A Catalogue of the Royal and Noble Authors of England, Scotland, and Ireland: With Lists of Their Works, Volume 1

Front Cover

Other editions - View all

Common terms and phrases

Popular passages

Page 147 - But habitudes of those that live ; Who, lighting him, did greater lights receive; He drain'd from all, and all they knew. His apprehension quick, his judgment true : That the most learn'd with shame confess, His knowledge more, his reading only less.
Page 74 - Christ was the word that spake it, He took the bread and brake it, And what that word did make it, That I believe and take it.
Page 132 - To conclude, he was the worthiest gentleman, the best master, the best friend, the best husband, the best father, and the best Christian, that the age in which he lived produced.
Page 146 - tis, oh then, that I think there's no Hell Like loving too well. But when I consider the truth of her heart, Such an innocent passion, so kind without art, I fear I have wronged her, and hope she may be So full of true love to be jealous of me.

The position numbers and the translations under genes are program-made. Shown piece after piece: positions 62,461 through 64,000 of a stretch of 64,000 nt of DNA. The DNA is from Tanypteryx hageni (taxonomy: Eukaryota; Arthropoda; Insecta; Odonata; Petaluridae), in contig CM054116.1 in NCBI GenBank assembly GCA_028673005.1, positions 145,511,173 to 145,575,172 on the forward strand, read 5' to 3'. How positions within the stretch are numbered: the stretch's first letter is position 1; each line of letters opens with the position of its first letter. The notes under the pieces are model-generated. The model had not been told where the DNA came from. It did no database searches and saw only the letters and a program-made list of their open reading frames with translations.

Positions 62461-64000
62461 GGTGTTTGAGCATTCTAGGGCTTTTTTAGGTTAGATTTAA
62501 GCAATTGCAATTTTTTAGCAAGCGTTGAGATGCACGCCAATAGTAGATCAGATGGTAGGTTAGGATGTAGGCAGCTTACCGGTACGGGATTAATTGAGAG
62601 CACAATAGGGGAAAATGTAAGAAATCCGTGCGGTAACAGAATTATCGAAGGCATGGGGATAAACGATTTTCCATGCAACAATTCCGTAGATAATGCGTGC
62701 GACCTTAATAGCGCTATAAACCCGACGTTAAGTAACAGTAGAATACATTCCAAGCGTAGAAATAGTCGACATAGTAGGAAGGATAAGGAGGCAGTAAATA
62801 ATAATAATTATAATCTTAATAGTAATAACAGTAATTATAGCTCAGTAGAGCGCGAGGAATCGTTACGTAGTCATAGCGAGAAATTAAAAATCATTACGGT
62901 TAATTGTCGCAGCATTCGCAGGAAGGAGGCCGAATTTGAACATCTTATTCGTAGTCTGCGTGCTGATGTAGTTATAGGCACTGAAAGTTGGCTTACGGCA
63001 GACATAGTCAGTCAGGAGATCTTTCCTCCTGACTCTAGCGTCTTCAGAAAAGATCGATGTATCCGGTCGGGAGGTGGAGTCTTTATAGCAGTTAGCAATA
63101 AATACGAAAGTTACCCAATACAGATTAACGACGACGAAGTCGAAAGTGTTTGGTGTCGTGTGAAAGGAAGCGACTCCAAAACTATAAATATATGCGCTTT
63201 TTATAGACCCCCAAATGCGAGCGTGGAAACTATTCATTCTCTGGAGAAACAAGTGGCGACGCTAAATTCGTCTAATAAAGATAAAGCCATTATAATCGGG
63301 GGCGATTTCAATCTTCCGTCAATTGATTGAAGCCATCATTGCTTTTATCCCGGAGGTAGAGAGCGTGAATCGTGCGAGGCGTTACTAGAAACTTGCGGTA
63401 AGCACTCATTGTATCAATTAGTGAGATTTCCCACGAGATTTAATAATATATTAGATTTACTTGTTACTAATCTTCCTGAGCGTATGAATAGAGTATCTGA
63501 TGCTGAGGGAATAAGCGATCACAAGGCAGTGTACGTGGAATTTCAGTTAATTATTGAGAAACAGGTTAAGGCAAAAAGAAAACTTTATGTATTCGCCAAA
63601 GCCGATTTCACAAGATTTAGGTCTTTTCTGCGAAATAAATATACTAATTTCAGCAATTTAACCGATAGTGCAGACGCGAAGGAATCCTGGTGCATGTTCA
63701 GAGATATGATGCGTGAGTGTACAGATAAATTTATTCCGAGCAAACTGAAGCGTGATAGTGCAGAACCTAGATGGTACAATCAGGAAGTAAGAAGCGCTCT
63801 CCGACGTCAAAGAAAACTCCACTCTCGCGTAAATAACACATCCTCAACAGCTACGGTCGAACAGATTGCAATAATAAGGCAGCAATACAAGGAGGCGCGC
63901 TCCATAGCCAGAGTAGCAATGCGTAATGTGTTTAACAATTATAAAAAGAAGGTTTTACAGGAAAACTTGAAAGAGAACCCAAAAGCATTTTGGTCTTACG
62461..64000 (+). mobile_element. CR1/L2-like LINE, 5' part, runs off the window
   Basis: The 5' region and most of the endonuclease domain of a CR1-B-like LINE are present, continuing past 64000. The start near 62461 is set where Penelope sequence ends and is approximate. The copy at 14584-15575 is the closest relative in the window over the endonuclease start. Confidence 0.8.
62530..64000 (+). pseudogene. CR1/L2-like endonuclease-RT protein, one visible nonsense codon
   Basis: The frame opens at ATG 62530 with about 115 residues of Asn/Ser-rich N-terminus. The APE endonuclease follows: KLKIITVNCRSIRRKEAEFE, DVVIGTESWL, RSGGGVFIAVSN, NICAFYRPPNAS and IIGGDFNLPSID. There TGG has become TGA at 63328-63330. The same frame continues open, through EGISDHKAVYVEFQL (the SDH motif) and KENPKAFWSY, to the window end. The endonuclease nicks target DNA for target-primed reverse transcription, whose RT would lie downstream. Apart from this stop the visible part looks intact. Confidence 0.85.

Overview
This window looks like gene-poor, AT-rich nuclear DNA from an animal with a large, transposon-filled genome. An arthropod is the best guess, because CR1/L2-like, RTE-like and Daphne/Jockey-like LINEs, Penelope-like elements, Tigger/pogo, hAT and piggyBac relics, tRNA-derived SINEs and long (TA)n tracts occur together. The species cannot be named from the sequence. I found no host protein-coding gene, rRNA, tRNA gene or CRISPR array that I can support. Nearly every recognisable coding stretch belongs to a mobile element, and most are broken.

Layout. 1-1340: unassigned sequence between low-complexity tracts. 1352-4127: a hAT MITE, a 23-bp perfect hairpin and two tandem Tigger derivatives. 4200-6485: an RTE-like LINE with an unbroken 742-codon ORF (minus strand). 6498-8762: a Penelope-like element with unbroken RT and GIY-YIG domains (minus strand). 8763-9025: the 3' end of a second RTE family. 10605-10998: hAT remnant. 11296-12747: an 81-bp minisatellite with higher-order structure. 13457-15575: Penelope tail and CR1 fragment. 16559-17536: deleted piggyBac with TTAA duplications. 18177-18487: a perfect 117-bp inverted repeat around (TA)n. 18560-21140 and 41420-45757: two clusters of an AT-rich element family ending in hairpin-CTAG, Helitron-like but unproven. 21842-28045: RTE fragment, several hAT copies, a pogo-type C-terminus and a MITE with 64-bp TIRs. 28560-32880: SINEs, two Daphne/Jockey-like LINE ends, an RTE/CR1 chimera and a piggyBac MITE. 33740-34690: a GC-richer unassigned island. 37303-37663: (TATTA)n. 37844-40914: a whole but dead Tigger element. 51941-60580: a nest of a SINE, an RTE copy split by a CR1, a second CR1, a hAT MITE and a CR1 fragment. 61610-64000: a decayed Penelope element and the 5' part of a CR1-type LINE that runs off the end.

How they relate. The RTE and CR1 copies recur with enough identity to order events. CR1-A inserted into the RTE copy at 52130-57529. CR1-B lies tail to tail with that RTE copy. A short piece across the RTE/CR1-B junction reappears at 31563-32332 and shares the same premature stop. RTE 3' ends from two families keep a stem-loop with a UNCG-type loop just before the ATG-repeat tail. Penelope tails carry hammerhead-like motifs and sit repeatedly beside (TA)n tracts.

Page 292 - I know she swore with raging mind, Her kingdom only set apart, There was no loss by law of kind That could have gone so near her...
Page viii - Scaliger compares to the labours of the anvil and the mine ; that what is obvious is not always known, and what is known is not always present ; that sudden fits of inadvertency will surprise vigilance, slight avocations will seduce attention, and casual eclipses of the mind will darken learning ; and that the writer shall often in vain trace his memory at the moment of need for that which yesterday he knew with intuitive...
Page 112 - Power of it to move Affections ; the Style utterly unknown to the Ancients, who could not conceive what Kingly Eloquence was, in respect of which those noted Demagogi were but Hirelings, and Triobulary Rhetoricians.
Page 130 - Some historians have rashly questioned the good faith of this prince: But, for this reproach, the most malignant scrutiny of his conduct, which, in every circumstance is now thoroughly known, affords not any reasonable foundation.
Page 209 - Stage-poets have themselves been very bold with, and others very merry at, the memory of Sir John Oldcastle ; whom they have fancied a boon companion, a jovial...
Page 264 - Now cease, my lute, this is the last 'Labour, that thou and I shall waste ; And ended is that we begun : Now is this song both sung and past ; My lute, be still, for I have done.

Bibliographic information